Again, however, it seems that the public and campaigners have been left in the dark about the shift in the workings of the Harrington reports. God knows why as I imagine that most campaigners and disabled people would be very happy to engage more and sooner if they knew that recommendations they help contribute to will be implemented as soon as Harrington makes them.
Also, according to Jenny, some of the changes made to the WCA have already made a difference in the sense that the number of successful appeals against decisions is falling (which hopefully means that the decisions are more accurate.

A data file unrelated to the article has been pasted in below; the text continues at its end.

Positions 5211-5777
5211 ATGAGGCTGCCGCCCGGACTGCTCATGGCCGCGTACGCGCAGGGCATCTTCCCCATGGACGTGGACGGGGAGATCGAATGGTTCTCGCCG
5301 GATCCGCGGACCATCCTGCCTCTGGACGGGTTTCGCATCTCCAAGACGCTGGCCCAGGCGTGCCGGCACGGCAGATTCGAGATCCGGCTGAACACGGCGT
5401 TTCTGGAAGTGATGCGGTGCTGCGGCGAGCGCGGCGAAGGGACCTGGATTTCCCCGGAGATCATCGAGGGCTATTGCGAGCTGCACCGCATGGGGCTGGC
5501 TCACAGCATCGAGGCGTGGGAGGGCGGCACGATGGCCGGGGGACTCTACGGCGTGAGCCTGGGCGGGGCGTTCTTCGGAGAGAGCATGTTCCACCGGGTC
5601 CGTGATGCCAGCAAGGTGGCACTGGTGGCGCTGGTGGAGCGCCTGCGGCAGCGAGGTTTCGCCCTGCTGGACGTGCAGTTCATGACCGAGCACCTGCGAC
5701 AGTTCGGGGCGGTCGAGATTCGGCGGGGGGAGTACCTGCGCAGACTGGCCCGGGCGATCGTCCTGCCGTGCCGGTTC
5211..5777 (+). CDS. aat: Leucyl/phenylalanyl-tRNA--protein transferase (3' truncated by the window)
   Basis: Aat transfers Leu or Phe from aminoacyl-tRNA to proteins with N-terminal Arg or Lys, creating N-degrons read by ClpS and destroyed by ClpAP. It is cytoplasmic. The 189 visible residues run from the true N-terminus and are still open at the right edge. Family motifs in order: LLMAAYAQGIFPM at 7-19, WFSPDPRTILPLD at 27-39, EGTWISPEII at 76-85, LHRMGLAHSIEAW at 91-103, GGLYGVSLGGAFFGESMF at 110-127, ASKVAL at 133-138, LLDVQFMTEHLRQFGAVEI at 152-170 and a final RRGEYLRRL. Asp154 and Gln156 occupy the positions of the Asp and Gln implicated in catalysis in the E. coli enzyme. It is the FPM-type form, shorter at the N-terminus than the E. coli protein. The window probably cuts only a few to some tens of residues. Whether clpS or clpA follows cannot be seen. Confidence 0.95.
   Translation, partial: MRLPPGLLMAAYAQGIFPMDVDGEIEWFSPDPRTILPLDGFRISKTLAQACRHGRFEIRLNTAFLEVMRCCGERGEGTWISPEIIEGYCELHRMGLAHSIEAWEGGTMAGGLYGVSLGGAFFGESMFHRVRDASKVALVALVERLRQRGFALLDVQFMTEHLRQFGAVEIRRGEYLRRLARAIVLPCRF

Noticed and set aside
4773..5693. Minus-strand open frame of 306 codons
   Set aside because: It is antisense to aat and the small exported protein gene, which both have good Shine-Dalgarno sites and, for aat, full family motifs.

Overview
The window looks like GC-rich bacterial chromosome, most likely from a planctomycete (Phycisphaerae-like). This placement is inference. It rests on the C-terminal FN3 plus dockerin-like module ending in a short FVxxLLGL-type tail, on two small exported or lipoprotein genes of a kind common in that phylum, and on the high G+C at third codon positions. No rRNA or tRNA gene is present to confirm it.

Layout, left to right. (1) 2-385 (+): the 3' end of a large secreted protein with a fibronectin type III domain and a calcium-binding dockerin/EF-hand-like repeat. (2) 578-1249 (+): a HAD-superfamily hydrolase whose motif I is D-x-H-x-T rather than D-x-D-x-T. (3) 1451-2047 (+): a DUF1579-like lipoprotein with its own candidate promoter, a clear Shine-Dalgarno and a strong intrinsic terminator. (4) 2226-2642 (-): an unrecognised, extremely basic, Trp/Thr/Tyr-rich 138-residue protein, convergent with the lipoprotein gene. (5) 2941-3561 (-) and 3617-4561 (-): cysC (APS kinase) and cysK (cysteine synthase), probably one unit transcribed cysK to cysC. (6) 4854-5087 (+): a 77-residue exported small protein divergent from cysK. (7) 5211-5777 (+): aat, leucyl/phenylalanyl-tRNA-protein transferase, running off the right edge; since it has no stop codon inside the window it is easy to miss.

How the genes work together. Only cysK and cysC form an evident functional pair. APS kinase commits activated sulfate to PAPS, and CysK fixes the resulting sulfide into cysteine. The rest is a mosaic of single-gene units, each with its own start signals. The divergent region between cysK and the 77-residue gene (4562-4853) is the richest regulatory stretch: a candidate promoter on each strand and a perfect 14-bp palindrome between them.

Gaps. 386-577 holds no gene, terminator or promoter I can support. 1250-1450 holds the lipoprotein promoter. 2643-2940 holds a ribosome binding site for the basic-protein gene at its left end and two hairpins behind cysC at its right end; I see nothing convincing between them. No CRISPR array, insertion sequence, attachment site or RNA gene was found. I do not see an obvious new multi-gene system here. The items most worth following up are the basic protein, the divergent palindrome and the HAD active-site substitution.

Three changes that have been made so far are that the WCA as a whole doesn’t depend pretty much entirely on the Atos assessment, that people going for assessments have the right to demand a recording is made of the interview and to bring an advocate (who can be anyone they want) into an interview with them. On the other hand, quite a few Atos staff have been saying to people this isn’t allowed so, if you ask to bring an advocate in with you and they refuse you then you shouldn’t tolerate it as they’ve got no right to do so. Another change is that people whose condition has deteriorated by the time they’ve reached the end of the contributory ESA will be able to reapply for it. As I said to Jenny, that’s not much good to people whose condition has remained stable but still prevents them from work but, unfortunately, this isn’t something that the DWP is going to budge on.